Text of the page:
Pulmonary embolism: an unsuspected killer.

Department of Pediatric and Adolescent Medicine, Mayo Medical School, Mayo Clinic, 200 First Street SW, Rochester, MN 55905, USA.
Emergency Medicine Clinics of North America (Impact Factor: 0.83). 12/2004; 22(4):961-83. DOI: 10.1016/j.emc.2004.05.011
Source: PubMed

ABSTRACT The presentation of PE is often subtle and may mimic other diseases. Many pulmonary emboli invariably preclude diagnosis by their occult nature or by leading to rapid death from cardiopulmonary arrest. In patients who do manifest symptoms from PE, accurate diagnosis is essential. Often it is difficult to distinguish the vague symptoms of PE from other diagnoses, such as acute coronary syndrome, pneumonia, COPD, CHF,aortic dissection, myocarditis or pericarditis, pneumothorax, and musculo-skeletal or gastrointestinal causes. Regardless of the presentation, the most fundamental step in making the diagnosis of PE is first to consider it. Historical clues and risk factors should raise the clinician's suspicion.PE is an unsuspected killer with a nebulous presentation and high mortality. In all likelihood, PE will remain an elusive diagnosis despite advances in technology and a wealth of research. A high index of suspicion is required, but no amount of suspicion would eliminate all missed cases. Patients with significant underlying cardiopulmonary disease seem to be the most challenging. Patients with significant comorbidity have poor reserve and are likely to have poor outcomes, especially if the diagnosis is not made and anticoagulation is not initiated early. Controversy exists over the best diagnostic approach to PE. A battery of diagnostic studies is available, with few providing definitive answers. Studies such as CT may be helpful at some institutions but offer poor predictive value at others. Other diagnostic tests are not universally available. It is hoped that further research and improvements in current diagnostic modalities will clear some of the current confusion and controversy of this ubiquitous and deadly disease.

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    ABSTRACT: Three-dimensional contrast-enhanced MR pulmonary angiography (MRPA) is a suitable option for pulmonary embolism (PE) detection. However, there have been few reports on the diagnostic accuracy of MRPA for PE detection in a 3-T MR system. The purpose of this study was to evaluate the accuracy of MRPA in a 3-T MR system to detect acute PE with multidetector CT pulmonary angiography (CTPA) as reference standard. Twenty-seven patients (18 males and 9 females, mean age 38.9±14.4years) underwent both MRPA and CTPA within 3days (range, 0-3days) for evaluating PE. Pulmonary emboli in MRPA were independently analyzed on a per-patient and per-lobe basis by two radiologists. CTPA was regarded as reference standard, which was evaluated by another two radiologists in consensus. Sensitivity, specificity, positive predictive value (PPV), negative predictive value (NPV), and accuracy for PE detection were calculated. Weighted κ values were calculated to evaluate agreement between readers. Twenty-four patients had PE in 55 lung lobes in CTPA, while 3 patients had no PE detected. Readers 1 and 2 correctly detected 47 and 46 lung lobes having clots in 24 and 23 patients, corresponding to sensitivities, specificities, PPV, NPV, and accuracies of 100%, 100%, 100%, 100%, 100%; 100%, 66.7%, 96.0%, 100%, 96.4% on a per-patient basis and 85.5%, 100%, 100%, 90.9%, 94.1%; 83.6%, 93.7%, 90.2%, 89.2%, 89.6% on a per-lobe basis; respectively. Excellent inter-reader agreement (κ values=1.00 and 0.934; both P<0.001) were found for detecting PE on a per-patient and per-lobe analysis. Three-dimensional contrast-enhanced MRPA with a 3-T MR system is a suitable alternative modality to CTPA to detect PE on a per-patient basis based on this small cohort study.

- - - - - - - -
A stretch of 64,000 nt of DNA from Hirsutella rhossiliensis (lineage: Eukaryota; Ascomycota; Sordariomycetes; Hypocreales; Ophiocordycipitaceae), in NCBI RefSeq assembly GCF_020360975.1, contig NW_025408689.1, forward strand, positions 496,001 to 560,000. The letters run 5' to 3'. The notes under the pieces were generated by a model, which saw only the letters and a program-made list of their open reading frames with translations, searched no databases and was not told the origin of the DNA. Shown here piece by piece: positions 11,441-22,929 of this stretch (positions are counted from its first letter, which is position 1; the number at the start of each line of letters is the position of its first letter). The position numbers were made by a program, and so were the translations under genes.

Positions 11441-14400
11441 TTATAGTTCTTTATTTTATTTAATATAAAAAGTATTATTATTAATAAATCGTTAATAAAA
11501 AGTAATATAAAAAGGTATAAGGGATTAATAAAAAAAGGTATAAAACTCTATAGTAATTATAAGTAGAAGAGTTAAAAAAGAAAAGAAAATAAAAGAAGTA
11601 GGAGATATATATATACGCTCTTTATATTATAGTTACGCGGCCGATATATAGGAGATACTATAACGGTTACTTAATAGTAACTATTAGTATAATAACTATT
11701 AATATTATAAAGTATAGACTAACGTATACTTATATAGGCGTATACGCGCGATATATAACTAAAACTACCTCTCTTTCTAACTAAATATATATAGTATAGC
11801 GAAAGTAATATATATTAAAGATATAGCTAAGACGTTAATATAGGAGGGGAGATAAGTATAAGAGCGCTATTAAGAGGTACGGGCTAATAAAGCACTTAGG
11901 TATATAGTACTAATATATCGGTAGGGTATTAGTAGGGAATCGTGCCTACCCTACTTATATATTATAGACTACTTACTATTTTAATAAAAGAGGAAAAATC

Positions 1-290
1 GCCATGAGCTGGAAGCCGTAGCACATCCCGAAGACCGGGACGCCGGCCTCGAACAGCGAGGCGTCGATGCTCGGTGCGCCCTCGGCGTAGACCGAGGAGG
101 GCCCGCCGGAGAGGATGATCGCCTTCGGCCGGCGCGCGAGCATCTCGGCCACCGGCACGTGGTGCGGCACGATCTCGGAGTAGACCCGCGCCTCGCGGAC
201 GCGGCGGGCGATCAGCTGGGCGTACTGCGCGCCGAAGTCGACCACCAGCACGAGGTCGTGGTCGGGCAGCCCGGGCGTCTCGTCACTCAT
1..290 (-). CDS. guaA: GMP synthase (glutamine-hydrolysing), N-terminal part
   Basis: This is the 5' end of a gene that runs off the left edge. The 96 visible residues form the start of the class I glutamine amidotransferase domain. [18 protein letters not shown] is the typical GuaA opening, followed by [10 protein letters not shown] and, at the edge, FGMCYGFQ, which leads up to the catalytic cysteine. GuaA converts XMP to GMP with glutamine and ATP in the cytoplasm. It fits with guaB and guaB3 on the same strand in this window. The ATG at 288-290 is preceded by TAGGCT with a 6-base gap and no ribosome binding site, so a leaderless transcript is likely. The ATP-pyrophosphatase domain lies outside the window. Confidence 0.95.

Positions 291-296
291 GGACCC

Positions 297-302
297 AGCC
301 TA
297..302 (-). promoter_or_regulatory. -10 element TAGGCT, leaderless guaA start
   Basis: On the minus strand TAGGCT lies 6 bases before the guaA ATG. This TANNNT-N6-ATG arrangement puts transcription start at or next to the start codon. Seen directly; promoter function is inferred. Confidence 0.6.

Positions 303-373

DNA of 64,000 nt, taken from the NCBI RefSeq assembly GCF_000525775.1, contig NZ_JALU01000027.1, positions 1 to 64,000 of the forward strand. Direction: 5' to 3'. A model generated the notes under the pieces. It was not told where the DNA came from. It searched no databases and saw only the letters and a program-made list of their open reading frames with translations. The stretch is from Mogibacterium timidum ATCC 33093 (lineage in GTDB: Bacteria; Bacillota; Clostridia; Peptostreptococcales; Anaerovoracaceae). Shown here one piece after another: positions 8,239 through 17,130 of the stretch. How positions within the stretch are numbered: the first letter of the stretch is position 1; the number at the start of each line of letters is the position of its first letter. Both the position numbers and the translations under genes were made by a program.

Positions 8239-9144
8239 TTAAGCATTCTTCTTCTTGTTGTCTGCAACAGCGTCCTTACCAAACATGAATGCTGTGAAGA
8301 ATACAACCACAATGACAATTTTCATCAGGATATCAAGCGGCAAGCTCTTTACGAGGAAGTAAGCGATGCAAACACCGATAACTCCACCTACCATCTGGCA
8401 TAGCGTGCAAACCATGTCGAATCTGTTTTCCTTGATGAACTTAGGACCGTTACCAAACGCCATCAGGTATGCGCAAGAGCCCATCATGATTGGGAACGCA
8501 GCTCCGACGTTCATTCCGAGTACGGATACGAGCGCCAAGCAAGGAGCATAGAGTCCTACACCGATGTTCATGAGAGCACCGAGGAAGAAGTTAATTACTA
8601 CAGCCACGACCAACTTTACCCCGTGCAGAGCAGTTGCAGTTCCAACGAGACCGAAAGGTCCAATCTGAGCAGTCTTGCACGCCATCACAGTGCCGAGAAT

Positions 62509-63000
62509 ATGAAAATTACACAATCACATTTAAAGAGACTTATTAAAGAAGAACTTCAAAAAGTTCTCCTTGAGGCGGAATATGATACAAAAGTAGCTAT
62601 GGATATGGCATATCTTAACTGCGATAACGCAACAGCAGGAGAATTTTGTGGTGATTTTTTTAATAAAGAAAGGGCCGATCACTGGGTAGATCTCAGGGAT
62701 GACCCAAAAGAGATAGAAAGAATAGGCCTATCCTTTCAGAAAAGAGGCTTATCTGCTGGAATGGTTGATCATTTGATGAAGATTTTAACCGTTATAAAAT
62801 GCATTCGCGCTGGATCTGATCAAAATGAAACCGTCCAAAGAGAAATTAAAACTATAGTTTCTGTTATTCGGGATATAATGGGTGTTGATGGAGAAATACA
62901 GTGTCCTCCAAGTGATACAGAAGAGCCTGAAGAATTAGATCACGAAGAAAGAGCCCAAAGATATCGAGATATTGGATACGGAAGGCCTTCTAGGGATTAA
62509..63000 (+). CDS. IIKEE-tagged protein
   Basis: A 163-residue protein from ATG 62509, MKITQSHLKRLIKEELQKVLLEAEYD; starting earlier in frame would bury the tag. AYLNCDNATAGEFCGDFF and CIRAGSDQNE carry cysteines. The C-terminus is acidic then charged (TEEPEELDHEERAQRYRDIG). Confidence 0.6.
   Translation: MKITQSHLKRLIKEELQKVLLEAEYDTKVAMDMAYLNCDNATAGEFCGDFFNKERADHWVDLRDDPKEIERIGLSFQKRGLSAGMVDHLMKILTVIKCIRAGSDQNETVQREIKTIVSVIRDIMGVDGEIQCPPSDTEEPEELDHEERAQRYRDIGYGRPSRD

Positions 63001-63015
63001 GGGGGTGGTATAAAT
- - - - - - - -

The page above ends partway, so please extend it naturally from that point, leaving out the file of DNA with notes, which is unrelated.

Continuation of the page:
International journal of cardiology 08/2013; · 6.18 Impact Factor
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    ABSTRACT: Introduction No data are available on thromboprophylaxis use in Morocco. Our aim was to characterize patients at risk of venous thromboembolism and assess the rate of appropriate thromboprophylaxis. Materials and Methods This was a national, observational, multicentre survey of venous thromboembolism risk and thromboprophylaxis use in hospitalized patients. Data were collected on a predefined date in three university hospitals in Morocco using a standardized pre-printed form. Thromboembolic risk was assessed according to the American College of Chest Physicians (ACCP) 2008 guidelines. Patients were classified as “thromboprophylaxis indicated” or “thromboprophylaxis not indicated”. Results 784 patients were analysed: 307 (39.2%) medical and 477 (60.8%) surgical. 421 (53.7%) were female. Medical patients were older than surgical patients (57.6 ± 11.5 vs. 46.2 ± 16.9 years, p < 0.0001) and were more likely to have risk factors for thromboembolism (50.5% vs. 45.7% of patients, p = NS). 57% of patients without contraindications or bleeding risk were at risk of thromboembolism according to ACCP guidelines and thromboprophylaxis was prescribed to 42.8% of these patients. In contrast, 7.4% of patients with no thromboembolic risk also received thromboprophylaxis (proportion agreement: 61.0%; Kappa = 0.296). Over half (54.5%) of medical patients at risk of thromboembolism did not receive thromboprophylaxis whereas 6.3% of those with no risk did receive it (proportion agreement: 76.4%; Kappa = 0.433). These figures were 57.9% and 9.2%, respectively, for surgical patients (proportion agreement: 52.7%; Kappa = 0.191). Thromboprophylaxis was given to 19.2% of patients with contraindications or a bleeding risk. Conclusions Educational initiatives are imperative to inform doctors about appropriate thromboprophylaxis.
    Thrombosis Research 01/2014; · 3.13 Impact Factor


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